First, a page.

Entering some timing-critical mutes, with all the other channels' information turned off, and then turning the general flood of data back on again resulted in some time shifting (when controller events were on the same buss as note data). I must stress, however, that this is the result of the way in which the sequencer is organized to assign priority; although different sequencers will have their own data priority algorithms, they will all, quite correctly, place a higher value on notes than controllers. If at all possible, it seems one should try to configure this system with a port of its own, for optimum timing accuracy. Mute activation does generate a significant degree of switching noise if you interrupt a signal with it, however, as it is not 'ramped' in any way.
Apart from time-shifting, I was looking for audible discontinuities — a 'stepped' effect, or audible 'clicking', in what should have been a smooth fade. Very rapid movement of faders or the bass EQ controls does seem to produce this effect, regardless of the general level of data density. If you restrict yourself to the sort of control movement rate involved in the majority of normal mixes, however, no problems are evident at all. I suspect that there will be two distinct attitudes to this situation — some potential purchasers will test the system by zapping faders up and down as fast as possible, looking for noise, and will dismiss it once they hear what they are expecting; others will take a more reasoned view, deciding that the creative possibilities of normal usage far outweigh the occasional restriction.
Obviously the data-density situation would be exacerbated by the use of three DCM100s in combination, but I only had one unit on test, and cannot, therefore, verify performance in a larger configuration.
This is an exciting product, not because it is new — there have been entirely MIDI-controlled mixers, and dedicated MIDI-controller sources before — but because it works well at such an affordable price. It is precisely because it works well, just as it is, that I find myself wishing that it was just a little more sophisticated — offering slightly more sophisticated EQ, perhaps, and maybe one more auxiliary send. The essentials of decent mixer performance are all there, and it is conspicuously clean and quiet, subjectively introducing no undue noise or degradation into the signal path, once gain levels have been optimised.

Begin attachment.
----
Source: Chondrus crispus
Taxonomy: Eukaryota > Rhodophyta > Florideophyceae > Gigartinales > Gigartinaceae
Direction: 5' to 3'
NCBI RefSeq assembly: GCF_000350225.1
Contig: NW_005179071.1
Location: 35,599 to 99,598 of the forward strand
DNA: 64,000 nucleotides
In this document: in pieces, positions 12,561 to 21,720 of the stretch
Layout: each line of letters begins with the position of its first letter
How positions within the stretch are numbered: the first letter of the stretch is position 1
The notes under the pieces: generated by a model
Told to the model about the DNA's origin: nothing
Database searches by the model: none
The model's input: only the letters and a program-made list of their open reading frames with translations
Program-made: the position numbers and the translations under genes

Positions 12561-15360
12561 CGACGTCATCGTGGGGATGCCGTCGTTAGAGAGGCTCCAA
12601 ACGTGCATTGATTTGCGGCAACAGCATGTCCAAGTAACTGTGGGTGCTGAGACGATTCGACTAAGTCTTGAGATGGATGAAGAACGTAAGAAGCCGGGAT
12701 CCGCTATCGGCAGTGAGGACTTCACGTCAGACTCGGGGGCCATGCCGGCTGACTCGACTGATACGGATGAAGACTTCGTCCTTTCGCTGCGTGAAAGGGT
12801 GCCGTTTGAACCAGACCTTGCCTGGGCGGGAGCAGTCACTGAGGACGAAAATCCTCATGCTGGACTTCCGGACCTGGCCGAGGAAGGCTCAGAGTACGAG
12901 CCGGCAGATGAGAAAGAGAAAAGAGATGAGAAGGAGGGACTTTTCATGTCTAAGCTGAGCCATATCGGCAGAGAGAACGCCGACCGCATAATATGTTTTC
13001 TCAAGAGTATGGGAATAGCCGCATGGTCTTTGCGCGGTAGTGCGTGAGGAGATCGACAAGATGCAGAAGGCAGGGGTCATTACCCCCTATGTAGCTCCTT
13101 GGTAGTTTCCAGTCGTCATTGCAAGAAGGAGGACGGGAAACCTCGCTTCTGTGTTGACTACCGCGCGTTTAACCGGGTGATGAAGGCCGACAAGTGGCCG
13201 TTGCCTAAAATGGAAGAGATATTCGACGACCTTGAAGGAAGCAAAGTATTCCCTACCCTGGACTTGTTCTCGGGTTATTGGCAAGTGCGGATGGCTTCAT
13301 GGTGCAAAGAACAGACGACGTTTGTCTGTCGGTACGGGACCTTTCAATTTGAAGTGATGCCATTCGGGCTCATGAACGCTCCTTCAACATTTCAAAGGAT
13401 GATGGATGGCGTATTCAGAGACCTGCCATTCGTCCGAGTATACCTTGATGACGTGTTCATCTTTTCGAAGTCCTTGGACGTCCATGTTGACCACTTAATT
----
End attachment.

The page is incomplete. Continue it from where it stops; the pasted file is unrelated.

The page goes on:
The absence of insert points on channels, and particularly on the stereo buss, would seem to militate against the idea of the DCM100 as the sole mixer in a system of any sophistication. With only line-level signals catered for, however, it would be possible to patch any individual processing required directly between the source and the DCM input, though patching, say, a compressor on the output side, after the master faders, would be less satisfactory. With any significant degree of gain reduction applied, the compressor would tend to fight against the start of a fade out, and would be left ultimately with no input, but feeding its full output level into the following stage — not exactly optimal in terms of noise.
The DCM100 system, either complete, or the rack processor alone, will surely be attractive, not just to the small system user who might want to automate a few audio signals alongside his already automated MIDI sources, but as an add-on to larger systems. If you already have an automated desk, running alongside a MIDI sequencer locked to tape, but find you never have quite enough automated channels to take care of all the effects returns, this is certainly an option to consider. If you could afford the luxury of having a DCM 'floating' rather than dedicated to a specific task, you could patch one in for its automated EQ alone (this would be a lot more tempting if they had managed to make it 3-band, of course). Had Fostex also managed to provide a direct output from each channel, I think they would have been certain to sell bundles more units, for it then would have been the perfect device to add a limited degree of automation to an otherwise unautomated mixer, via insert points. DCM channels could then have been patched individually across a few key signals where automation would be most valuable, like a conventional 'add-on' automation system — but better, in that it could offer more than just level control.
The DCM100/Mixtab combination achieves what it sets out to achieve. It's an excellent facility for the money, but it raises a few questions at the same time, not least of which is whether MIDI is really the right control source for any form of mixing automation. The obvious next step is to a larger, more sophisticated mixer, with a similar level of control, but will that actually work? Will not the MIDI bandwidth ultimately be taxed to the point where even a multi-port system can longer cope?
The fact is, if you want a no-compromise automated mixer, you must be prepared to pay a no-compromise price for it. However, if you are prepared to work within the few practical limitations imposed by the DCM100/Mixtab system, it offers a very neat and cost-effective solution indeed.
DCM100 £449; Mixtab £299. Prices include VAT.
Fostex UK, (Contact Details).
Review by Dave Lockwood